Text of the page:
Instalment 28: pages 113 - 116 [Waiting in the police station, Elliot tells Danielle about his trial the previous year for running a man down]
“But it was an accident,” she said. “No-one thought you did it deliberately, did they?”
“Not the issue. You can still get seven years for culpable driving, reckless indifference to human life. The DPP went for me pretty hard. I’d also told the police I was doing eighty-three or eighty-five in an eighty zone. The prosecutor suggested that I confessed to that because actually I was going much faster. There wasn’t anything in the skid mark analysis from forensic services to back that up, but it didn’t look good – grown men don’t just deliberately walk out in front of cars. Hard thing to explain to a jury.”
My thoughts flickered back to the night, headlights slewing across the dark tarmac, the body sprawled like a broken bird. Me, walking over in desperate misplaced hope, to ask if he was all right. Running back to scrabble under the car seats to find where my mobile had ricocheted to rest. Then beginning the first stretch of waiting until the blue and red lights and white cars arrived.
“Who was he?” she asked quietly, as if reading my thoughts.
I hadn’t thought I’d discuss this again. I was still a little in shock, perhaps, or maybe it was the year spent thinking about it, silently rehearsing the details; but my answer unreeled of its own accord, automatic, as if I were only a spool for my story.
“The man? I thought they were joking at first. This policeman asks me, Does the name Arthur Calwell mean anything to you? So I say, Populate or perish. He gives me a blank look. Year 10 history, I say, post-war minister for immigration. Well, he tells me the name in the man’s wallet was Allen Calwell, that I misheard. They breathalysed me, nothing much. But the toxicology report on him –”
“You saw the autopsy report?” asked Danielle.
“It doesn’t belong to the police. Forensic services has to provide an impartial report to both sides. Anyway, his blood alcohol level was high enough to stop a rhino. That was what my lawyer, the lawyer Marina’s dad found for me, wanted to run with in front of the jury – a man, very unfortunately, has paid for his drunken and stupid actions with his life, now a young man’s future is in your hands.”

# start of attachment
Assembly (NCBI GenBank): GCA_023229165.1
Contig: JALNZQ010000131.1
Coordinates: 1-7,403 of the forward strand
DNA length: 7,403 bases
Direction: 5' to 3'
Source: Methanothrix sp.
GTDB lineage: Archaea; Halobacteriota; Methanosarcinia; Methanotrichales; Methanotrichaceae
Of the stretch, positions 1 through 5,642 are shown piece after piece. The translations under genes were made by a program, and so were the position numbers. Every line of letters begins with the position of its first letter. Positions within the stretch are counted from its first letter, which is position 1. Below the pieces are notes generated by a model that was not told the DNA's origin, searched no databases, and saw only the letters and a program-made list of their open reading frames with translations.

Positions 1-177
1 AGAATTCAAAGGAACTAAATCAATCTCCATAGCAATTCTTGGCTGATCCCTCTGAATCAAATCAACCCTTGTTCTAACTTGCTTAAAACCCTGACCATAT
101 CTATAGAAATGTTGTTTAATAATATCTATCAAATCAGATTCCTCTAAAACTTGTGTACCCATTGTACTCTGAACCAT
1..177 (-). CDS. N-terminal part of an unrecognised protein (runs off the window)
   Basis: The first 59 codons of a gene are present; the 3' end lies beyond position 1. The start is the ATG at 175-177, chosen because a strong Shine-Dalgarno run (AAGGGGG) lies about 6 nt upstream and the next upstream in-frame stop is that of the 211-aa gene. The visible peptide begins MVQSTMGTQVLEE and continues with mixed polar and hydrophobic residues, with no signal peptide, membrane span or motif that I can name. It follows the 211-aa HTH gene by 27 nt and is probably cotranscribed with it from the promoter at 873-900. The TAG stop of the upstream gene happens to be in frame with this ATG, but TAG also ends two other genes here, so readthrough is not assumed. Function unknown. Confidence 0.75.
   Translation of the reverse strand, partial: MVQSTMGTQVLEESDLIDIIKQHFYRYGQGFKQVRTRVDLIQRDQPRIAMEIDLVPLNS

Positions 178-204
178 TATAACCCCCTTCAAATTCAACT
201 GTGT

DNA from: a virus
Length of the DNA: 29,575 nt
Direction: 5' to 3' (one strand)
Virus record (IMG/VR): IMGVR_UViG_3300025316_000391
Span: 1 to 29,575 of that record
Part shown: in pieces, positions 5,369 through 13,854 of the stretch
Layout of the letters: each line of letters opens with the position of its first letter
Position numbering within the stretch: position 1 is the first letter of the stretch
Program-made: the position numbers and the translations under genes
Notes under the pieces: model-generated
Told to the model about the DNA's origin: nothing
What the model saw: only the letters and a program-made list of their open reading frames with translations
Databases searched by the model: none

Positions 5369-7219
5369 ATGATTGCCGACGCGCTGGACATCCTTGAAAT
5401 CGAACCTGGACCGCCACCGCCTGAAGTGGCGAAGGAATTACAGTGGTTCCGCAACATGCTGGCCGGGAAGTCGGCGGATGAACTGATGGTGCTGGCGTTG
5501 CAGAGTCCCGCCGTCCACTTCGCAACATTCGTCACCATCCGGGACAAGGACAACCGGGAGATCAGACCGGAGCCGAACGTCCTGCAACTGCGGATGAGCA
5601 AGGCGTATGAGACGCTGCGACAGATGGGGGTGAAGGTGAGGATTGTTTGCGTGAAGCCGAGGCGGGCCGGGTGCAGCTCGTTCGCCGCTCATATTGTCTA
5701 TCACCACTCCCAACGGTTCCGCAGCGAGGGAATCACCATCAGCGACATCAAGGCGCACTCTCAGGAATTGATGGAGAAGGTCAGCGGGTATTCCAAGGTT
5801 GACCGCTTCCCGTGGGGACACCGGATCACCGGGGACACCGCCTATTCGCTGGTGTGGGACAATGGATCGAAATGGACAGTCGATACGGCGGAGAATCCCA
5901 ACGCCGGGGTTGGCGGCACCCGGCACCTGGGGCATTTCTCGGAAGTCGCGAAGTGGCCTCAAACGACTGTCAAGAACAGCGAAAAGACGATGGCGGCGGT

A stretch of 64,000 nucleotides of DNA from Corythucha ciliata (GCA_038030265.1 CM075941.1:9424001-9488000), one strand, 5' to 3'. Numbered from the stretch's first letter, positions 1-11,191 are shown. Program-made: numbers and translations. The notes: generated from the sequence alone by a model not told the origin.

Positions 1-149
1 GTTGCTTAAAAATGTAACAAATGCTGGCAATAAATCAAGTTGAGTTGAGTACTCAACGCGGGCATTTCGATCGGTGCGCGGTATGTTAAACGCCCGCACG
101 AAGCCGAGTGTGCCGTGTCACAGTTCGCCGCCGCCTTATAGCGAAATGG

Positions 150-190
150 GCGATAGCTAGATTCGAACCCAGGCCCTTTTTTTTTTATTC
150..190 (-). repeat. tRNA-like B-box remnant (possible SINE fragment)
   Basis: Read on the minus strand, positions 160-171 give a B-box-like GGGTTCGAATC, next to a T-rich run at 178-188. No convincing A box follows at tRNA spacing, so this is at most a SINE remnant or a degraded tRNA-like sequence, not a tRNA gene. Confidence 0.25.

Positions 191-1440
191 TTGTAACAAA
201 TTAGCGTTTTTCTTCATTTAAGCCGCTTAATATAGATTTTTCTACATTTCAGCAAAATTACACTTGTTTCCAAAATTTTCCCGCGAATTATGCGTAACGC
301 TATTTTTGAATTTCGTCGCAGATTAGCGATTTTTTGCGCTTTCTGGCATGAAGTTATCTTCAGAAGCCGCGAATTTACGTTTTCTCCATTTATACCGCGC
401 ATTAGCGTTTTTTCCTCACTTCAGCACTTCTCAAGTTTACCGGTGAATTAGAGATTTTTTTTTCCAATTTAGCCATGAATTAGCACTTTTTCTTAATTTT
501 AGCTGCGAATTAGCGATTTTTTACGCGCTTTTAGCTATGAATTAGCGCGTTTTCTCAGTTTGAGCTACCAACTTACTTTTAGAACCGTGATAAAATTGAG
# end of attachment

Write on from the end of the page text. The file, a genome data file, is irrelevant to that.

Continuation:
“Sounds convincing,” she said.
“Until you put a twenty-four year old male in the dock. No jury would convict a mother of two for it, but everyone with a TV knows men under twenty-five have horrific testosterone-charged accidents.”
“But they let you go?”
“Yes, in the end …” I replied, thinking of what else it had taken to clear me, and the further damage I had had to do to Allen Calwell.
“And because of the trial they wouldn’t let you become a lawyer?”
Suddenly, my eyes ached, felt full of grit – as if it had been a long time since I slept, not just the six or seven hours since I’d left this woman’s bed.
“A bit more complicated than that,” I sighed. “I am a lawyer, what I’m not is a licensed solicitor. To be a solicitor, you have to be formally admitted to the Supreme Court. It’s a big day, all your law school mates there, your family – well, my grandfather. They do it in batches of about thirty or forty young hopefuls. It’s a nervous moment for most people. You have to get a solicitor or barrister to stand up and formally move your admission, say the magic words: ‘I move that so and so, my friend, daughter, whatever, be admitted as a practitioner of this honourable court.’ Then you’re supposed to take an oath, along with everyone else who’s being admitted in that ceremony, all at once like a sing-along. Three judges preside. One of them was the judge at my trial. When Marina’s Dad stood to move my admission, the judge stopped him. It was just excruciating. I caught a glimpse of my grandfather’s face: he just didn’t get what was going on at first, he looked like his world was about to collapse. So the judge calls for my admission papers, in front of everybody, looks them over and discovers that I hadn’t disclosed that I’d been tried for culpable driving occasioning death.”
“But you were innocent,” whispered Danielle.
“That’s what three academics at the ANU told me – Elliot, you’ve nothing to declare, acquitted by a jury of your peers, you’re innocent in the eyes of the law. That wasn’t the ruling of the three judges though.
“They didn’t say I couldn’t be admitted because I’d stood trial for killing someone, but that it was something I should have disclosed for them to consider. Which meant they refused my admission, but left the door open for me to try again later. Though they didn’t say whether another application would succeed. It’s a wonderful lawyer’s phrase, It is not necessary to decide at this time …”
I paused and drew breath, before continuing: “Anyway, the day is meant to be a celebration. Long lunch with your family and the person who moves your admission, but … I just had to try and explain to Pop what had happened.” I stopped again, my throat tightening. I had thought I was passed this. “He was trying not to cry, Danielle. While they swore everyone else in, he started, though. Couldn’t help himself. The room was too packed with other people’s relatives for him to even get outside. Do you know what crying in public means to a man his age? He just got trapped there, in front of everyone. No dignity. Just like me.”
“Where were your parents?” asked Danielle.
I looked up, dumbfounded: “Marina told you everything else, but not that?”
We sat a moment, and Danielle was about to say something else when the door opened.